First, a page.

Description of problem:
I have a cluster that was on 4.1.23 (upgraded continuously from about 4.1.4).
The upgrade to either 4.1.24 or 4.1.25 fails with a download error:
info: An upgrade is in progress. Unable to apply 4.1.25: could not download the update
oc get clusterversion
NAME VERSION AVAILABLE PROGRESSING SINCE STATUS
version 4.1.23 True True 44h Unable to apply 4.1.25: could not download the update
All Cluster Operators show on 4.1.23.
oc adm must-gather is at https://drive.google.com/open?id=18mqD6BpEwAQbApb1_5MD9j-cMBckBIA6
I can provide a kubeconfig as well to poke around there.
(In reply to Wolfgang Kulhanek from comment #0)
> oc adm must-gather is at
Can you open this up to redhat.com users, if necessary moving it to our account?
Done. I think. :-)
all the pods that are used to download the release image are failing due to DiskPressure.
- apiVersion: v1
- apiVersion: batch/v1
- mkdir -p /etc/cvo/updatepayloads/fbbe7taUDiPpcveIOxoGqQ && mv /manifests /etc/cvo/updatepayloads/fbbe7taUDiPpcveIOxoGqQ/manifests
&& mkdir -p /etc/cvo/updatepayloads/fbbe7taUDiPpcveIOxoGqQ && mv /release-manifests
- mountPath: /etc/cvo/updatepayloads
- mountPath: /var/run/secrets/kubernetes.io/serviceaccount
- name: default-dockercfg-94rsb
- effect: NoExecute
- key: node-role.kubernetes.io/master
- effect: NoExecute
- name: default-token-82cr5
message: 'Pod The node had condition: [DiskPressure]. '
And the node is actually under disk pressure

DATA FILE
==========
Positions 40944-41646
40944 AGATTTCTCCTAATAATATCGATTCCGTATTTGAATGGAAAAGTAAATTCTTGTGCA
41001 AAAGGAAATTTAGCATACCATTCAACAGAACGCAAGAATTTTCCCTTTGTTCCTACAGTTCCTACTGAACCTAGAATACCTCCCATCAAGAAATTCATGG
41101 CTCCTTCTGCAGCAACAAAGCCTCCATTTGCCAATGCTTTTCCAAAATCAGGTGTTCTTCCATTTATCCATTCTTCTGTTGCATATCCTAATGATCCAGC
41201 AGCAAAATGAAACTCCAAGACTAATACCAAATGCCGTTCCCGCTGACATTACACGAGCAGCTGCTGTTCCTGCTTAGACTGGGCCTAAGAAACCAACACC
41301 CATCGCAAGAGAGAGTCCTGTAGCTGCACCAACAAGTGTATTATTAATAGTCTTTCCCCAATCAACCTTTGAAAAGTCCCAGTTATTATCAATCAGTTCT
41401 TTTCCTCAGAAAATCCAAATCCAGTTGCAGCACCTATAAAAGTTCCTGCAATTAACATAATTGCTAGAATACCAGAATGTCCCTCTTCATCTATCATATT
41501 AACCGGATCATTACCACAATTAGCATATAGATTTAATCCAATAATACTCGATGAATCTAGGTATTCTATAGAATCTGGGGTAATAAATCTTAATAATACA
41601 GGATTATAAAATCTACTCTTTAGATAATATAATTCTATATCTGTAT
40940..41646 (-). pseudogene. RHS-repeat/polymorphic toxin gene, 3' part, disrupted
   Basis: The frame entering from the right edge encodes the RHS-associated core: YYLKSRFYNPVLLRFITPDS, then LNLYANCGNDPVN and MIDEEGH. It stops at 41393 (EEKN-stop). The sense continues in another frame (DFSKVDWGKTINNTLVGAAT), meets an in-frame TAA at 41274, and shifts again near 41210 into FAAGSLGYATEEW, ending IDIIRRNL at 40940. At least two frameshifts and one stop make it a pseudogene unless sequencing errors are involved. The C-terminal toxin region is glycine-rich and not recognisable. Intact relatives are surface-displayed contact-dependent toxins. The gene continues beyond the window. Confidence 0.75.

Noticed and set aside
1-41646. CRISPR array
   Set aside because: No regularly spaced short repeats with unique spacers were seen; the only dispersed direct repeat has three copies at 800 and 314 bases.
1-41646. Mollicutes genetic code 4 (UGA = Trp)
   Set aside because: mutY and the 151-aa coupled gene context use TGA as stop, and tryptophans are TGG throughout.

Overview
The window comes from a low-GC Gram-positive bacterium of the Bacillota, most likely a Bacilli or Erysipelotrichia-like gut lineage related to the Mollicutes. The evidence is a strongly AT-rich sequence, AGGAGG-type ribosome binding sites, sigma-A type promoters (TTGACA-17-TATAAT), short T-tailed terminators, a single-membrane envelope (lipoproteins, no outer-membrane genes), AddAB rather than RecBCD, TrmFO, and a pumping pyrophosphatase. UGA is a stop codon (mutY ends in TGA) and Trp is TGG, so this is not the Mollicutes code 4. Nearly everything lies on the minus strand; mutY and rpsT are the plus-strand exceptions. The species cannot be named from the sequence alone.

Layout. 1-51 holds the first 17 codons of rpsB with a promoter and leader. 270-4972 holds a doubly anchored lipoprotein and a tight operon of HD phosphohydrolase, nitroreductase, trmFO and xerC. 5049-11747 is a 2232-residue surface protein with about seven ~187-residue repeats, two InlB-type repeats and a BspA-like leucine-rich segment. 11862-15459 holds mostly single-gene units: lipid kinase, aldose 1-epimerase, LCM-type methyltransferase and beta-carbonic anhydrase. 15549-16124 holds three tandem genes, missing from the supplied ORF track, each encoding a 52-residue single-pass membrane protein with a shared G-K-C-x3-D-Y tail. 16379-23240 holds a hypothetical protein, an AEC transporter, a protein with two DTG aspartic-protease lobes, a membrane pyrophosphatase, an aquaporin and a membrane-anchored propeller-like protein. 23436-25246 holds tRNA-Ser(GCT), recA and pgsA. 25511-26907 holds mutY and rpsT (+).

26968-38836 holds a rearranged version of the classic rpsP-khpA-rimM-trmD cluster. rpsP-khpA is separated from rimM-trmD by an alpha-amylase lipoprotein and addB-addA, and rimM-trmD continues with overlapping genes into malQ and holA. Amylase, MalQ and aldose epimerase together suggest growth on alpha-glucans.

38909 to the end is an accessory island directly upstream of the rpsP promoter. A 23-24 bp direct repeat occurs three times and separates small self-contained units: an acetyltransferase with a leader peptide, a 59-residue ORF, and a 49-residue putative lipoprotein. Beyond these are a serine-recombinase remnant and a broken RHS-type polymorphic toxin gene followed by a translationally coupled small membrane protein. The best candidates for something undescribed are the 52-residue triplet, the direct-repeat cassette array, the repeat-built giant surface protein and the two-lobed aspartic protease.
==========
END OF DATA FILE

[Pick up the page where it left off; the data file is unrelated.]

- effect: NoSchedule
- effect: NoSchedule
is it possible to find out what's the taking up that space, and what's the disk size?
This is a regular IPI install on AWS. That node that these pods are running on is a master (master-1 to be exact). It's a regular m5.2xlarge instance.
ebs for root device, 120GB
Root disk shows 86% full
$ du -hc / | sort -rh | head -20
Biggest offender seems to be:
sh-4.4# du -hc . | sort -rh | head -20
Any idea what to do here? Delete everything in that directory? Reboot the master (from the AWS Console)?
Logging folks might know what to do about Fluentd disk space.
(In reply to W. Trevor King from comment #5)
> Logging folks might know what to do about Fluentd disk space.
This is directly related to the following from fluent mounting the host and relying on it for buffering:
1. Fluent will buffer container logs to disk if it is unable to push them off the node.
2. Fluent writes its own logs to disk to avoid a feedback loop for ingestion. These logs are supposed to be rotated by fluent's log library
The only work around at the moment is to truncate the directory from the node to remove the buffered logs
Is this abnormally high levels of logging or would one expect this of all normal clusters?
(In reply to Scott Dodson from comment #7)
> Is this abnormally high levels of logging or would one expect this of all